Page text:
Here’s an example of an egregious bait-and-switch ad I received in the mail last week (click images to enlarge)

Deception Front

Deception Back

Now, before we go any further, some will already be shouting “But it’s a car dealership! What do you expect?” Yes, well, more about that later, but let’s look at the flyer in question.

The front clearly states,

“If the number you scratched off matches to any of the prize numbers, you have definitely won! Proceed immediately to Tucker Chevrolet to confirm and collect your prize.”

You’ll see that the scratched-off number matches the $250.00 prize in my case. I’m not a fool – I had no real illusions that I had won anything of value, but I went down the rabbit hole to see how the game is played.

And, as it turns out – as in so many instances – the large print giveth, and the small print taketh away. Look on the back, and you’ll see this:

If the number printed next to your name in the address panel of this mailer matches exactly to the winning number on the prize board at the sales event, Setp. 27 – Oct. 2, 2017, then you win the prize that matches your number. The number you scratched off does not give you a choice, but an opportunity to win a prize. (Odds of winning grand prize of $25,000 cash 1:499,999. Odds of winning 60″ HDTV (value $499) 1:499,999. Odds of winning $25,000 cash 1:499,999. Odds of winning $1000 cash 1:499, 999. Odds of winning $250 Walmart card 1:499,999. Odds of winning five dollar want Walmart card 499,995:499,999.

In plain English, you’re walking out of there with a five-buck Walmart card, unless you’re the kind of person that regularly wins the lottery. I’d love to see a reddit AMA from someone who actually scored the grand prize in one of these “giveaways.”

The bold text in the disclaimer above seems to directly contradict the blaring statement on the front of the mailer, but it should be noticed that “you have definitely won” does not specify what you have won. The mind, however, fills in the gaps and brings you down to the dealership, which is the whole point.

The salesman who showed me the board, patronizingly explained to me that I was not a large prize winner, and handed me my $5.00 Walmart card “so you don’t walk away with nothing” indicated that he’d like a chance to earn my business whenever I wanted to trade in my Prius.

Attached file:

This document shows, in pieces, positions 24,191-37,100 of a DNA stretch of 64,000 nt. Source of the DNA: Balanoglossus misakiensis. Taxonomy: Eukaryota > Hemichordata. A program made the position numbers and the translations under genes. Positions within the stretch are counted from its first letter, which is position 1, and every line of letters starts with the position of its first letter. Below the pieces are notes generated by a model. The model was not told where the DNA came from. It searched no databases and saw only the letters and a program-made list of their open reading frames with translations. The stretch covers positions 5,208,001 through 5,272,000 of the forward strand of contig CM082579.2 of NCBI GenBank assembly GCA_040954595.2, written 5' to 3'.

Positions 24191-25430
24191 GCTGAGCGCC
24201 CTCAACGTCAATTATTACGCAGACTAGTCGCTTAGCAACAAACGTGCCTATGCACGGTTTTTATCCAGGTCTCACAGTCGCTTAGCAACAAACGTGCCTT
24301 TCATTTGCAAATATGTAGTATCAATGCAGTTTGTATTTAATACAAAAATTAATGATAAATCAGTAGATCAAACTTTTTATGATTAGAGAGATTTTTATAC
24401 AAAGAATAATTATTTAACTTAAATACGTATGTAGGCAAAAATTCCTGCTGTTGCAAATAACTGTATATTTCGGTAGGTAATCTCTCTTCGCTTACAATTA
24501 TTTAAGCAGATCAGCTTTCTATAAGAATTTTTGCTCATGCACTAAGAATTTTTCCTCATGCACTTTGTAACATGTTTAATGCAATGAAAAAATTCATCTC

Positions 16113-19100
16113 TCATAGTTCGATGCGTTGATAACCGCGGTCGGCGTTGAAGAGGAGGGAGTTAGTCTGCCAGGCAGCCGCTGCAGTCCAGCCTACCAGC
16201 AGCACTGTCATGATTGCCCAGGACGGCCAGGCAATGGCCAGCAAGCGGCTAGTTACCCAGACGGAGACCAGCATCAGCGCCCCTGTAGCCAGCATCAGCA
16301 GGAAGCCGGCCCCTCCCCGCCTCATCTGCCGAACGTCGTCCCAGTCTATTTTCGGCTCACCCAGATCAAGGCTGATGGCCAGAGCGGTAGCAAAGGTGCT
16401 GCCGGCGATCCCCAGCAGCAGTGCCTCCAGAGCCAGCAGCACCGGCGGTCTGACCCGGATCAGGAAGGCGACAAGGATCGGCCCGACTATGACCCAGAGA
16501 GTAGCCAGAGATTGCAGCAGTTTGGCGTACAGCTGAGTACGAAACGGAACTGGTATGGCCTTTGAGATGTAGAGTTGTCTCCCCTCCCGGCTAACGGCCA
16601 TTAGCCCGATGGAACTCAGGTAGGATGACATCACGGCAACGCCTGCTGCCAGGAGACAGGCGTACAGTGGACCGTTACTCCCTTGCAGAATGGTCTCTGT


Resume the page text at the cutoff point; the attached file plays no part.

Odds of earning my business at a dealership that resorts to such deceptive advertising: 0:7,571,086,556 (number changes continually).

For all the good that car dealerships do – sponsoring Little League teams, funding scholarships for disadvantaged children, donating vehicles to first responders, paying their taxes and flying big flags, people generally have an unfavorable opinion of auto dealers, both used and new. And that reputation is deserved, even though some are better than others. There are just too many rotten apples in the barrel for the entire industry to clean up its own act.

Car sales is a business where the goal is to make the sale, get the commission, get the customer to agree to as many worthless add-ons as possible, buy the gold service contract, use dealer financing at the highest possible rate (if you manage to score 0%, you know they’re making money on unadvertised holdbacks or something else that you can’t see), and if the customer is really stupid, go for the lease option.

dt960519shc0

There are too many hungry salesmen and sales managers out there, some of whom would make Alec Baldwin in Glengarry Glen Ross look like Miss Julie from Romper Room. Ethics isn’t even in their vocabulary. And based on the kind of advertising campaign we’re discussing, it doesn’t really seem to have a presence in corporate boardrooms either.

“But it’s just advertising, nobody really expects the truth!”

Well, yes. Yes, they do. I went into this little exercise with my eyes wide open, so coming away with a $5.00 Walmart gift card is actually more than I had expected. But I know there are many people who truly thought they had won something significant, and left feeling used and cheated – or, if they were really unlucky, with a new car.

TANSTAAFL: There’s no such thing as a free lunch. It’s good to remember, especially in the world of advertising. Be careful out there.

The Old Wolf has spoken.